Author: RSA & PRO ASYL | 18 June 2019
As of early summer 2019, the so-called refugee crisis in Greece has been shaped entirely through the status quo put in place by the EU-Turkey Statement of March 2016. The reality on the ground is mostly a policy-made humanitarian crisis on the Greek island’s hot-spots, the Evros Reception and Identification Center (RIC) as well as several of the camps hosting refugees in the mainland. Conditions vary from place to place and show a patchwork approach towards addressing the serious issues that exist in the reception system for refugees and asylum-seekers than a well-constructed mechanism.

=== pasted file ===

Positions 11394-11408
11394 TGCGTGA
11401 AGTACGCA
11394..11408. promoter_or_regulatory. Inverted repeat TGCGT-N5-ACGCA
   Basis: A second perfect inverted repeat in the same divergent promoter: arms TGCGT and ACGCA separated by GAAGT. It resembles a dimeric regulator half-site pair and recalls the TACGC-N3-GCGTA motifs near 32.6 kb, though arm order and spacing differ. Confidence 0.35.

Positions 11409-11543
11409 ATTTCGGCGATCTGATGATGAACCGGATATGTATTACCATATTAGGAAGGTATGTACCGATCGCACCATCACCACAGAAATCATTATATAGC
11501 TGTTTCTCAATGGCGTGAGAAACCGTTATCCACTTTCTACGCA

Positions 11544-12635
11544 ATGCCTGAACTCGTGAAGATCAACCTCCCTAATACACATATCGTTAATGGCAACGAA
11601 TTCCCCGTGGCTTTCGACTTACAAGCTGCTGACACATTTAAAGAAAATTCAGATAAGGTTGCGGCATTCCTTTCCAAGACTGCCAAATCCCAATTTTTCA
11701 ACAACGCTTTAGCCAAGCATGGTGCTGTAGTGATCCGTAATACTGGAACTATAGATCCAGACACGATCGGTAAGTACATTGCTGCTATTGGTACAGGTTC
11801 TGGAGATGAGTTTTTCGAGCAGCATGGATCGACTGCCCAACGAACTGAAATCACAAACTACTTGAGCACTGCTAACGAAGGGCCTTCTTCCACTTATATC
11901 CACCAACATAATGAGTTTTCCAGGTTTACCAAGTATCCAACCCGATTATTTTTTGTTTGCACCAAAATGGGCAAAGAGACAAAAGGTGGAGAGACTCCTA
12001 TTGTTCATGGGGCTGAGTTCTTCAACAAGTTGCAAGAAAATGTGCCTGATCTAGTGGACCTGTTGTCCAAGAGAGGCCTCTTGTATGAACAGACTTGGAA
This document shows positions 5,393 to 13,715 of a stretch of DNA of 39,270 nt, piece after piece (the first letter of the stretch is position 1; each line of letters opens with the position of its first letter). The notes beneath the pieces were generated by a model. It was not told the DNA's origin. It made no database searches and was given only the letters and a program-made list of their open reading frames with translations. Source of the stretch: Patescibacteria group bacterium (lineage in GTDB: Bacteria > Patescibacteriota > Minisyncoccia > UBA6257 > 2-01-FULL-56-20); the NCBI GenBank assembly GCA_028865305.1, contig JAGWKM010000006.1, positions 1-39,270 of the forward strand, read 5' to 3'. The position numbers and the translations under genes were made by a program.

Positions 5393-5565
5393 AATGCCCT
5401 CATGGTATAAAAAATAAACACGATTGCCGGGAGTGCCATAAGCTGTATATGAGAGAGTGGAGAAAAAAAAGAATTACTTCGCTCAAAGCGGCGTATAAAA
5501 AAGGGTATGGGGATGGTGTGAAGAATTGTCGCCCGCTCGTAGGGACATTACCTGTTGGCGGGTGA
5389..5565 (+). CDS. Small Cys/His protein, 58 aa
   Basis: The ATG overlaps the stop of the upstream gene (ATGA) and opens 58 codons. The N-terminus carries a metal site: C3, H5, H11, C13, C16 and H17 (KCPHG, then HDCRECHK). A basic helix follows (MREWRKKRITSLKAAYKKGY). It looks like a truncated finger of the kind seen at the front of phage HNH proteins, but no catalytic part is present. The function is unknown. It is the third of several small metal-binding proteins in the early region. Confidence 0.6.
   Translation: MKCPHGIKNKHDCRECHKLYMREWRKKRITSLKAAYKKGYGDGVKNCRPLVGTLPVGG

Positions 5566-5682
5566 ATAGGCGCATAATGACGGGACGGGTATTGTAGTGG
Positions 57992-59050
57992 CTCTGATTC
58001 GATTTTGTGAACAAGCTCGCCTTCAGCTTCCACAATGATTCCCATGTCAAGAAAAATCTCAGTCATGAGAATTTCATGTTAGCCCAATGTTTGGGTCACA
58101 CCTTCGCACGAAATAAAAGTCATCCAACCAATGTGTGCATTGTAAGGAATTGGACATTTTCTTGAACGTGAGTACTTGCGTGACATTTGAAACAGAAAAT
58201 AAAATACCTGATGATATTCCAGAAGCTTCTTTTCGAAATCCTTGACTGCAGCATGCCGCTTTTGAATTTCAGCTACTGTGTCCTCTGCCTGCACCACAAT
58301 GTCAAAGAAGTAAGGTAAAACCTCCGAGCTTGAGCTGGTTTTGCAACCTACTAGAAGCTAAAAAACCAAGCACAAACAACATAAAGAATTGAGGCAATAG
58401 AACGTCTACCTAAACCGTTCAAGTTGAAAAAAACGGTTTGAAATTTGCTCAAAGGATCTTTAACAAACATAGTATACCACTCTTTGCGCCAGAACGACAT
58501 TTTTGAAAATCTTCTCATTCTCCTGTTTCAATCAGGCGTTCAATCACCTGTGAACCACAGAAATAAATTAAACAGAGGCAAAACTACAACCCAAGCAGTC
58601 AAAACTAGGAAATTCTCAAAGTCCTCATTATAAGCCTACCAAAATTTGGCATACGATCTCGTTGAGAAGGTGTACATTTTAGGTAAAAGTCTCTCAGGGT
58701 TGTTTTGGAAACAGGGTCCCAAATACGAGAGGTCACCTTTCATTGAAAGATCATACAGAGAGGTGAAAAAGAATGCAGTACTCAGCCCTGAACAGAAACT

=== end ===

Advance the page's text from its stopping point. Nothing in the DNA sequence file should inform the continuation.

On June 6th 2019, there were 16,108 refugees, asylum-seekers and migrants stranded on the Greek islands of Samos, Chios, Lesvos, Leros and Kos. Out of those, 12,628 lived in the hotspots while the capacity of these centres was for 6,438. The number of refugees, asylumseekers and migrants staying in the Evros RIC was 366 while its capacity is for 318 people. Meanwhile, an estimated 16,457 refugees, asylum-seekers and migrants were living in 25 refugee camps in Greece’s mainland.
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